The Center for Medicaid and Medicare Services gathers information about staff employed at skilled nursing facilities (SNF) in order to measure the caliber of treatment and care that patients and residents receive and how often the facility experiences staff turnover.
Employee ID Numbers
Every member of your staff is required to have a unique employee ID. This ID number is used to reference the employee on your report. No other personally identifiable information such as a name or Social Security number is used to identify employees on a PBJ.
That employee ID has to follow an employee through their entire tenure at your facility in almost all cases, with a few exceptions:
- If your facility switches vendors, you’re required to do everything within your power to retain the original employee ID numbers. However, if that isn’t possible, you can link old IDs with new IDs.
- In most cases, an employee ID cannot be reused, but some employee ID system providers allow for ID recycling when an employee leaves employment and then is re-employed at the same facility later. Re-use of the ID is allowed in this case.
Hire and Termination Dates
Your PBJ reports also allow you to include your employees’ first and (if applicable) last dates of employment at your facility. Remember, start and end dates are not tracked at the corporate level, so only track when the employee began at your particular facility.
It’s important to note that a contract staff member’s official start date is legally the very first day they performed any paid duties, but their termination date is the day you inform the employee that their contract has ended.
For a staff member, however, both start and end dates of employment are marked when paid work begins and ends.
It is optional, however, to disclude start and end dates from your PBJ reports—though not recommended. Including the information will help more thoroughly correct accidental mistakes in the case of an audit.
Staffing Hours, Time and Date
One of the most important aspects of PBJ reporting is to track the hours of your entire direct care staff (direct care meaning any employees who use social or interpersonal skills to provide care to patients).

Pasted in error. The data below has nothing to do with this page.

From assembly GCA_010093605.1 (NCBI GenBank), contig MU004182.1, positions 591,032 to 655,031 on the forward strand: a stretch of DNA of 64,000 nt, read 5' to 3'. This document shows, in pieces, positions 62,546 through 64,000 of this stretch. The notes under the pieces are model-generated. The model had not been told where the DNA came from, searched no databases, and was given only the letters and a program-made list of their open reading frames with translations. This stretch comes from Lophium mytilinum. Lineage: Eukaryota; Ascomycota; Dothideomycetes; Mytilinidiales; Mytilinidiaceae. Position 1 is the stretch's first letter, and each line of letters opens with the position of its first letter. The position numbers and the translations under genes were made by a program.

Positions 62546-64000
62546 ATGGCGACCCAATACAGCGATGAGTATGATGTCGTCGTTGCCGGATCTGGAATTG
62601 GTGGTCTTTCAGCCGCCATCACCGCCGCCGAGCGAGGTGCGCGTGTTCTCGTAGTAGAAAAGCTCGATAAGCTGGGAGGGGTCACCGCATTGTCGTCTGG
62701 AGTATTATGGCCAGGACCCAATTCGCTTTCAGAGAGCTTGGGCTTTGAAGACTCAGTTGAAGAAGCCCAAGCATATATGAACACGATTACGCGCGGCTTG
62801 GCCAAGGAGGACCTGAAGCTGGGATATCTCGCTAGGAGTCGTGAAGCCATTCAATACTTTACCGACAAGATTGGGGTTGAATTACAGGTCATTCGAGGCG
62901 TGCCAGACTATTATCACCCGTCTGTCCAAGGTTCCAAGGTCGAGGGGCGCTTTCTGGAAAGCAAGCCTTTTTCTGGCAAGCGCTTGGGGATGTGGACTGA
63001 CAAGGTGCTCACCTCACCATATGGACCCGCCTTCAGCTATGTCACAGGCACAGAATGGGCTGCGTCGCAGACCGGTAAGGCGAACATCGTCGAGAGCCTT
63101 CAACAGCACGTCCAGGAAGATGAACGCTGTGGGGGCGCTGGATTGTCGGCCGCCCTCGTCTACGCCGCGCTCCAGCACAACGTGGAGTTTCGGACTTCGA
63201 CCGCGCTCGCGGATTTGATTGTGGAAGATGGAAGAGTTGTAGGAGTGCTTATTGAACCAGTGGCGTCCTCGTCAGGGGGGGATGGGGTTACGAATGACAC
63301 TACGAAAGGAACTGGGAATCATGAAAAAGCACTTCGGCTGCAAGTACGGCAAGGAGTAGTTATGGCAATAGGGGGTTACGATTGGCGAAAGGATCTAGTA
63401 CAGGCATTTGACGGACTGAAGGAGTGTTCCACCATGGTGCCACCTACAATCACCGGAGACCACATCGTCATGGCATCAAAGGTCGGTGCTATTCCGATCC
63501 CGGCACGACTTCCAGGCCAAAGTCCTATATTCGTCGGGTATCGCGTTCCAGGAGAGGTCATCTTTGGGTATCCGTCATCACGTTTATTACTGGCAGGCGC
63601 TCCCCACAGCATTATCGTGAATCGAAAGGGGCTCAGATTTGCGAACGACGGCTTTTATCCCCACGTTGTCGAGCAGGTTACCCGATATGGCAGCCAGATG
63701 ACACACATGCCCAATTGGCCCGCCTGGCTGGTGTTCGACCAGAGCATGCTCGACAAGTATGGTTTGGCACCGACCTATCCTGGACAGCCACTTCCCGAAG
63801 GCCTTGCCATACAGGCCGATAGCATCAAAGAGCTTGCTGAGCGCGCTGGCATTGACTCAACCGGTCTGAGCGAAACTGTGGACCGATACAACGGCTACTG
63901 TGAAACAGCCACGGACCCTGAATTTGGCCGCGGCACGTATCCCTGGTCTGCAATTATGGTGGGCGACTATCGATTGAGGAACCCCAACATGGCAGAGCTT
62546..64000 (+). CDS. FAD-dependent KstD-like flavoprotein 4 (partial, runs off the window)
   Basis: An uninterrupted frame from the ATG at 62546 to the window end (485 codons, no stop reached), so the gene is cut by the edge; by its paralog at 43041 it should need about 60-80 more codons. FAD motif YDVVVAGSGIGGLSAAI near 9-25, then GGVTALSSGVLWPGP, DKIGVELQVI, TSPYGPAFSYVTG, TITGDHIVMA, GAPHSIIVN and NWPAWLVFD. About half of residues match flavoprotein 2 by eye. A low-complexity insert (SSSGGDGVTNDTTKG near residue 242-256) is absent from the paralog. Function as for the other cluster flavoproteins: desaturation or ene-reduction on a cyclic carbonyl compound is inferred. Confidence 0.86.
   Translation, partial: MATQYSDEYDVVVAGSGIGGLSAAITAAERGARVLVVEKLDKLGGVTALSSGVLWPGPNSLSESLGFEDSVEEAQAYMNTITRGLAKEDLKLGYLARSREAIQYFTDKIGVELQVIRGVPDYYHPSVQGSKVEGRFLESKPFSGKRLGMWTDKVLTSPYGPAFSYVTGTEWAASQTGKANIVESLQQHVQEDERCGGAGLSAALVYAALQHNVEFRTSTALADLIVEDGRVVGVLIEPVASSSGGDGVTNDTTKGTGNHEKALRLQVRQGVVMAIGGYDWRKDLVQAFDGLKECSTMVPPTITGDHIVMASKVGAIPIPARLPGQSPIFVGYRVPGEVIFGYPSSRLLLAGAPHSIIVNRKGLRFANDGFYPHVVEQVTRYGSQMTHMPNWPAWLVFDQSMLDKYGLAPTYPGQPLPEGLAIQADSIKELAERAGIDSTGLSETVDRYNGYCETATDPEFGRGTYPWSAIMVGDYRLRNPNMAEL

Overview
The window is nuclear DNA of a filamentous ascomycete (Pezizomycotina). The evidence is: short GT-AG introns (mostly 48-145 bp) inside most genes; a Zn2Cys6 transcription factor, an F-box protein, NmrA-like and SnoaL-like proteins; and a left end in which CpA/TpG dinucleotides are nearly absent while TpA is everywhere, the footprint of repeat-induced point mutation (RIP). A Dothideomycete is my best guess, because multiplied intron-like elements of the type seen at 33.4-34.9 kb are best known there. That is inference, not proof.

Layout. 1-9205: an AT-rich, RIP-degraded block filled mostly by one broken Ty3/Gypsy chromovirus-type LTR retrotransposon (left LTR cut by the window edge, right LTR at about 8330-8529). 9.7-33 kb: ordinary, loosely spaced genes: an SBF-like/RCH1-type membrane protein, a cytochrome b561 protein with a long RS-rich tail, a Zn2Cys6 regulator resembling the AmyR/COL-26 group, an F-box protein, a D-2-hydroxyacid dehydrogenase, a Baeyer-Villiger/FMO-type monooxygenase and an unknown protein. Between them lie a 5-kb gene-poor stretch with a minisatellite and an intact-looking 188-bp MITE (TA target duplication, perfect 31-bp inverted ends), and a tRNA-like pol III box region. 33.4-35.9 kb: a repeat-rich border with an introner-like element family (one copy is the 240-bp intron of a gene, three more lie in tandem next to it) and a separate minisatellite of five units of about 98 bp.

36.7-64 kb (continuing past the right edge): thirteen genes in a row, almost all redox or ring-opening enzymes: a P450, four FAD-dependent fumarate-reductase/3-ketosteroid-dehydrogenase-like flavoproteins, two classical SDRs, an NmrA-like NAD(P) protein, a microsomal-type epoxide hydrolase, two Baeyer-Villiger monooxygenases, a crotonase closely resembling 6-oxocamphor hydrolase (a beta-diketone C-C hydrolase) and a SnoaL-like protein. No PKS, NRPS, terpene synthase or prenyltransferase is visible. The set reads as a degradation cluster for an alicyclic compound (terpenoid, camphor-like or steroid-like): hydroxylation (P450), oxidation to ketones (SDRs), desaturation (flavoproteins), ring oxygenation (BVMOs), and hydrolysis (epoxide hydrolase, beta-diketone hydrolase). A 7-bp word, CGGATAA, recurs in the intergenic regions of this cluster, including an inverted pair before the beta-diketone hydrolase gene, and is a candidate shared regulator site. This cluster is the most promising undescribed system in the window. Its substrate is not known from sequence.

The CMS website doesn’t track time by minutes or hours and instead tracks it by rounding to tenths of an hour, which may seem a little confusing at first, so we’ve included a little conversion chart (borrowed from the CMS website itself) for you below.
- One to six minutes is written as 0.1.
- Seven to 12 minutes is 0.2.
- Thirteen to 18 minutes is 0.3.
- Nineteen to 24 minutes is 0.4.
- Twenty-five to 30 minutes is 0.5.
- Thirty-one to 36 minutes is 0.6.
- Thirty-seven to 42 minutes is 0.7.
- Forty-three to 48 minutes is 0.8.
- Forty-nine to 54 minutes is 0.9.
- Fifty-five to 60 minutes is 1.0.
So an hour and 15 minutes is written as 1.3.
The date the hours are worked also needs to be recorded. If the employee works a shift that spreads over two days (split between midnight) then it should be recorded as two separate shifts on two days.
Job Codes and Pay Codes
The CMJ also organizes employees into different job types, with a unique job code meant to define each. However, it is reasonable to expect that an employee's expected duties may change throughout the course of a shift (for example, if a nurse spends the first half of a shift dispensing medications but the second half of a shift covering for another operator elsewhere in the facility). To account for this, the CMJ allows you to change an employee’s job code every four hours.
Pay codes classify whether the employee works for the facility directly (in exempt or non-exempt status) or is contracted labor. If an employee’s job is governed by the Fair Labor Standards Act (FLSA), they are entitled to overtime pay unless exempt.
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